Clinton, Yang meet over N. Korea's conciliatory gestures after provocations last year
WASHINGTON (Yonhap) -- U.S. Secretary of State Hillary Clinton Wednesday met with Chinese Foreign Minister Yang Jiechi as they seek to prepare for Chinese President Hu Jintao's visit to Washington this month on North Korea, the trade imbalance and other issues.
"We are preparing diligently for the upcoming state visit by President Hu Jintao," Clinton said just before the start of the meeting at the State Department. "Both the minister and I feel a great sense of responsibility to ensure that it continues the positive, cooperative comprehensive relationship between our two countries."
The meeting comes amid a series of conciliatory gestures from North Korea since tensions rose to the highest level since the end of the 1950-53 Korean War last year with the shelling a South Korean front-line island and sinking a South Korean warship.
Pyongyang earlier in the day called for unconditional dialogue with South Korea.
South Korea instantly rebuffed the proposal as insincere because it came with no apology for the artillery attack on Yeonpyeong Island and the torpedo attack on the Cheonan.
North Korea was high on the agenda Tuesday when Yang met with National Security Adviser Tom Donilon.
"They discussed ways to advance our nonproliferation objectives, including working together to prevent Iran from acquiring nuclear weapons and to persuade North Korea to abandon its nuclear weapons program, to meet its commitments and international obligations, and to avoid destabilizing behavior," the White House said in a statement. "Mr. Donilon stressed the importance of effective efforts to reduce imbalances in both the global economy as well as in U.S.-China trade."
White House spokesman Robert Gibbs told reporters that North Korea will be high on the agenda at the upcoming summit between Obama and Hu.
"I would say that understand that human rights, the global economy and currency are certainly on the list," Gibbs said. "Of course the situation in North Korea I anticipate will also take up some amount of that time."
State Department spokesman Philip Crowley also said Tuesday that "North Korea will be a topic of discussion" during Clinton's meeting with Yang, who is here to prepare for Hu's state visit to Washington on Jan. 19.
China, host of the six-party talks, has called for their early resumption without preconditions as a way to ease tensions on the Korean Peninsula.
Stephen Bosworth, U.S. special representative for North Korea policy, is currently on a tour of South Korea, China and Japan to discuss ways to revive the nuclear talks, stalled since December 2008 over North Korea's missile and nuclear tests and other provocations.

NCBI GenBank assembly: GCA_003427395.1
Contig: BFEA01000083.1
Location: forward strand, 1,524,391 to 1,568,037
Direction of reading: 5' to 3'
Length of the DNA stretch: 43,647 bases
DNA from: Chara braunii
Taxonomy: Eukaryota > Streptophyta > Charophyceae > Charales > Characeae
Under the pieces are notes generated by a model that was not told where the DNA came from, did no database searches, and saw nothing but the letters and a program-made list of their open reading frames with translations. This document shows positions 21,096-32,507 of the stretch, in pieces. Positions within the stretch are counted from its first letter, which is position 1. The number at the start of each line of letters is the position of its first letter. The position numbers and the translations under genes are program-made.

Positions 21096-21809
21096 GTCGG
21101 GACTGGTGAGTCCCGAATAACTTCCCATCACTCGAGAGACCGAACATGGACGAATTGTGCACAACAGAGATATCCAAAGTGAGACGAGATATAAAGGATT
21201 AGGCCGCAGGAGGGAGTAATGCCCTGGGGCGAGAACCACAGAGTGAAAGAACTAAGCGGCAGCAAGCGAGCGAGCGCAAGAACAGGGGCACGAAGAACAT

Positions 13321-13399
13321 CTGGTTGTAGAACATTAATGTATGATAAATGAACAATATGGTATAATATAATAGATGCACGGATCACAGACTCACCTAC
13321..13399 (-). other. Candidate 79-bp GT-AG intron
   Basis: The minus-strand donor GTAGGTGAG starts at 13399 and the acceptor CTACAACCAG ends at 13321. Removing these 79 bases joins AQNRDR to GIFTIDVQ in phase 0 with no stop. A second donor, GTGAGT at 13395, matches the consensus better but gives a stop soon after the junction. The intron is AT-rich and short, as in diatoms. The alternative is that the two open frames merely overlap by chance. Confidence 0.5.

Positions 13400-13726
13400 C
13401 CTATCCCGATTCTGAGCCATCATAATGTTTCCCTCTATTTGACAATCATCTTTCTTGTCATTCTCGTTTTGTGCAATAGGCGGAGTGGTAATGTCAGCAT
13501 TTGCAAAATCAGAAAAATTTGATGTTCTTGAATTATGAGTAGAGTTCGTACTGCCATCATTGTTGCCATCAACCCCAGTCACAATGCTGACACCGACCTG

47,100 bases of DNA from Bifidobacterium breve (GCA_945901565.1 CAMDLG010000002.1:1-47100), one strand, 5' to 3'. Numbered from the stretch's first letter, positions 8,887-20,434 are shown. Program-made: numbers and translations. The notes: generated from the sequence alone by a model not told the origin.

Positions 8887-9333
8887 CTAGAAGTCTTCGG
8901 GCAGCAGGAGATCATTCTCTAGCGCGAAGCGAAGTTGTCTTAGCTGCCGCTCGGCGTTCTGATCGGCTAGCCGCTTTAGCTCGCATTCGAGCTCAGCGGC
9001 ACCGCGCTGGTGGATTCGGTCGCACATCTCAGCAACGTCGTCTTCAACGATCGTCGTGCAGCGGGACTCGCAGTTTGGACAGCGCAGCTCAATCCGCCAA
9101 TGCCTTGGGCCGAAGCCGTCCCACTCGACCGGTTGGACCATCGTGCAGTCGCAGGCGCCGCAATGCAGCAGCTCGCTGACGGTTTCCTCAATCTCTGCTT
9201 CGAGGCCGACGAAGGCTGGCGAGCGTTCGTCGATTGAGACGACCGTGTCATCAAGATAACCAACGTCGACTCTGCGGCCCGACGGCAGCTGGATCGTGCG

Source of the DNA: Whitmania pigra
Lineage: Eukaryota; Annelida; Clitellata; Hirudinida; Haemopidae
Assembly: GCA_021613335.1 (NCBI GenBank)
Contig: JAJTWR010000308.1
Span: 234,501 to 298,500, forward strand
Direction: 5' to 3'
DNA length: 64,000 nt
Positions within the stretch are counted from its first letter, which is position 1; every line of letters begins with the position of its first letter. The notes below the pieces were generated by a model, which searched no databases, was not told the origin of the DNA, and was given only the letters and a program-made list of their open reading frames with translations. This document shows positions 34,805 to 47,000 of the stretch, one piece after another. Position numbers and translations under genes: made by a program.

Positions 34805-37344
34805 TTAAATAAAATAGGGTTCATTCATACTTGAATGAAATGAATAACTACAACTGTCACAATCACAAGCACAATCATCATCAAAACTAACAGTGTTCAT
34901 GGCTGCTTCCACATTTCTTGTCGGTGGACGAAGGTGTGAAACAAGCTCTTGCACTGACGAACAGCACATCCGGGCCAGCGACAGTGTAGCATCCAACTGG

Upon arriving in Seoul Tuesday, Bosworth said he wants to restart negotiations with North Korea "at a reasonably early date."
He met with South Korean Foreign Minister Kim Sung-hwan and other officials and left for Beijing earlier in the day without meeting with the press.
Crowley Tuesday repeated that North Korea needs to take actions to ease tensions and show its commitment to denuclearization before the six-party talks resume.
North Korea in November revealed a uranium enrichment plant that observers fear could serve as a second way of producing nuclear bombs, aside from plutonium. Pyongyang claims it is producing fuel for power generation.
"We have to be assured that dialogue would be constructive," he said. "We don't just want to have talks for talks' sake."
The flurry of diplomacy comes amid hopes for rapprochement in inter-Korean ties as both Koreas are reaching out to one another to ease tensions.
South Korean President Lee Myung-bak said Monday that the door for inter-Korean dialogue is still open.
Lee also said last week he wants to achieve the North's denuclearization through the six-party talks and inter-Korean dialogue this year, ahead of the North's plans to become a "strong and prosperous state" by 2012, the 100th anniversary of the birth of the North's founder, Kim Il-sung, father of current leader Kim Jong-il.
North Korea has put forth a series of conciliatory gestures through New Mexico Gov. Bill Richardson, who visited Pyongyang last month, including its intentions to reinstate inspectors from the International Atomic Energy Agency at its Yongbyon nuclear facilities.
The monitors' reinstatement is among the preconditions Seoul and Washington have set before the reopening of the multilateral nuclear talks, involving the two Koreas, the U.S., China, Japan and Russia.
North Korea expelled IAEA monitors in early 2009 in the wake of U.N. Security Council sanctions for a missile test. Months later, Pyongyang detonated its second nuclear device, after the first detonation in 2006, drawing harsher U.N. sanctions.